Redundancy - Getting it Right

by Kate Russell

Garden leave

‘Garden leave’ is the term given to a situation whereby an employee is required to serve out a period of notice at home (or ‘in the garden’). During this period the employee continues to receive all salary and benefits but is prohibited from commencing employment with new employers until the gardening leave period has expired.

You will usually find a garden leave clause in the contracts of certain employees to:

  • Stop an employee working for a competitor until their notice period has come to a close (so even though they are not in the office, you retain control over them)
  • Keep them away from confidential or sensitive company data and prevent them from misusing this data
  • Stop the employee from poaching customers or colleagues
  • Enable the successor to the role without worrying that the other employee will get in the way.

They may also be used if the employer is concerned that the post-termination restrictive clauses applicable to the employee are not enforceable.

It is usual for companies to put employees who are at risk of redundancy on garden leave. There are good reasons for doing so.

Firstly, employees are often very upset by the news and need time to compose themselves. Secondly, it can be awkward for employees who know that they’re not at risk if their ‘at risk’ colleagues are working alongside them. There is also the possibility that a disgruntled employee may cause damage to the business.

There is no right to put an employee on garden leave unless it is expressed in the employment contract.

Example

When Mr Boudrais and Ms Smith, senior employees of a consulting and advisory company specialising in the hotel sector, resigned from their employment with SG&R Valuation Service Co each gave three months’ notice, as required by their employment contracts. Both were leaving to join a competitor. Almost immediately, the company uncovered evidence suggesting that they were intending to go to work for a competitor, taking confidential material with them.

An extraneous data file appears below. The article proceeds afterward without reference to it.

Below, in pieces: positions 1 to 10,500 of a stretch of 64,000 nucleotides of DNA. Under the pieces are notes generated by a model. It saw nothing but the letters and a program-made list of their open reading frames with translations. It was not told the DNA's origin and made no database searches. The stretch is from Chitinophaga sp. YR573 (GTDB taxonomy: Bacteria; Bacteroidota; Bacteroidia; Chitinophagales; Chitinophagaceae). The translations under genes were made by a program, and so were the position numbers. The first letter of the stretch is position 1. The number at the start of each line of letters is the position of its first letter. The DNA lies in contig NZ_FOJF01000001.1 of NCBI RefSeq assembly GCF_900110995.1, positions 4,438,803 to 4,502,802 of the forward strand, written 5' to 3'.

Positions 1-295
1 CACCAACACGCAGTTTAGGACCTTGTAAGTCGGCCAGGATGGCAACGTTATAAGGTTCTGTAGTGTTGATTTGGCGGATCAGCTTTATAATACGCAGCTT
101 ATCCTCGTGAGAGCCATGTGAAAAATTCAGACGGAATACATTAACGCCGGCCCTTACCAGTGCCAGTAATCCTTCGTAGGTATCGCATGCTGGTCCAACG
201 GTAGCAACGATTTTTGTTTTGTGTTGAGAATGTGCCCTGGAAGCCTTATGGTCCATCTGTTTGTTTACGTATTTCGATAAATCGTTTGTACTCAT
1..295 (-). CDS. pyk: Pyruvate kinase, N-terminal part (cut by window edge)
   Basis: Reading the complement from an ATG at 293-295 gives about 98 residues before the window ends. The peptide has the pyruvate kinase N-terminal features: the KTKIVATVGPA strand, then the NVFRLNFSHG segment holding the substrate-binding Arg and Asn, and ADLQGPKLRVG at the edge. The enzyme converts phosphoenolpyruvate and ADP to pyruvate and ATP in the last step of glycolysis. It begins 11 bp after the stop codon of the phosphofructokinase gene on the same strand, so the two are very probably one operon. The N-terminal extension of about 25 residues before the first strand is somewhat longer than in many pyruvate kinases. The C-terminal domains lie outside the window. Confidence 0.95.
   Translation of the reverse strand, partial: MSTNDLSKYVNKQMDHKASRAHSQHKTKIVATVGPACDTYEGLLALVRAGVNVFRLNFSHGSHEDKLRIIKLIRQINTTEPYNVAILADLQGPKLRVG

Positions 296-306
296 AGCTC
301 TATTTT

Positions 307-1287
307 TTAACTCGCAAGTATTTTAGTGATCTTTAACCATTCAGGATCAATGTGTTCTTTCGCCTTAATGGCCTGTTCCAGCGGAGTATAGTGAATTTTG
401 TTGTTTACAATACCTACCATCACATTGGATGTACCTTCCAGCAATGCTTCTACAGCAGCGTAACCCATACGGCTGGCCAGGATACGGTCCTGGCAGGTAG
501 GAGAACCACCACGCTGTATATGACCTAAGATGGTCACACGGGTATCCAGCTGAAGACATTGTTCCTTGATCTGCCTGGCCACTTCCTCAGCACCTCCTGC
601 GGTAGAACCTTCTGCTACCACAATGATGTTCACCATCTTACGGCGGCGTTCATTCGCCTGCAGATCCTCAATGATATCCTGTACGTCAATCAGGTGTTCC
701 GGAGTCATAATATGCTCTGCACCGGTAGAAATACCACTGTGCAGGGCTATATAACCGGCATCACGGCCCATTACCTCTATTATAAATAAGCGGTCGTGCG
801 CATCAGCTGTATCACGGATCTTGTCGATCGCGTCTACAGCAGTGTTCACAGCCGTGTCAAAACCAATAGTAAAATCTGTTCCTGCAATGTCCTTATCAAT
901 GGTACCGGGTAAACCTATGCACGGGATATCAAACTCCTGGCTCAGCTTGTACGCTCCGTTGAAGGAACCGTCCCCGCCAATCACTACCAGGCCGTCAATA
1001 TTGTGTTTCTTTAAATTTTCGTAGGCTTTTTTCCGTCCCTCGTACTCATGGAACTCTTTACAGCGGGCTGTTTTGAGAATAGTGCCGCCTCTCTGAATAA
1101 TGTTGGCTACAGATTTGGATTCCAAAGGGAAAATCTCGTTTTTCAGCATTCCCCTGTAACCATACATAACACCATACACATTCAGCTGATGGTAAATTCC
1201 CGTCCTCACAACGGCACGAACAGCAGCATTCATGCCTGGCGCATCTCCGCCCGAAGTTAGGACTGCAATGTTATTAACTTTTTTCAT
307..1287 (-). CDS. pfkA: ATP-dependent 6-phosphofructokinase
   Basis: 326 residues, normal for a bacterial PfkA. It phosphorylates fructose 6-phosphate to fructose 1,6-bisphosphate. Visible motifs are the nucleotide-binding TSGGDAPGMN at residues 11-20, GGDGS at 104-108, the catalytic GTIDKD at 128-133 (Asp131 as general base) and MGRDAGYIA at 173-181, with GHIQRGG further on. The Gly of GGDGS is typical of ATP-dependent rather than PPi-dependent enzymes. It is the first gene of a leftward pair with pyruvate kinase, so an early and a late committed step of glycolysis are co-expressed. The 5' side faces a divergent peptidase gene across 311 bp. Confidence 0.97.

They were initially put on garden leave, then suspended and told to stay at home on full pay. Mr Boudrais and Ms Smith responded by saying that there was nothing in their employment contracts allowing SG&R to suspend them or to place them on garden leave. They argued that by requiring them to remain at home the employer had fundamentally breached their contracts, entitling them to resign with immediate effect.

The employer asked the court to place the employees on garden leave for the duration of their notice periods, even though there was no express contractual garden leave clause.

The court held that Mr Boudrais and Ms Smith had a right to work, but their behaviour (in particular the specific hostility shown towards the company) had demonstrated that they were not ready and willing to work in accordance with their employment contracts. As such, the company was entitled to place them on garden leave and the court granted an injunction under which the employees remained subject to their contractual and other duties for the three-month notice period.

This case serves to remind us that we should include a garden leave provision in the employment contract. Without it, it can be difficult to keep an employee away from work during the notice period. Garden leave may be possible where there is clear proof of wrongdoing which amounts to a breach of contract or of duty, but this can be difficult to establish.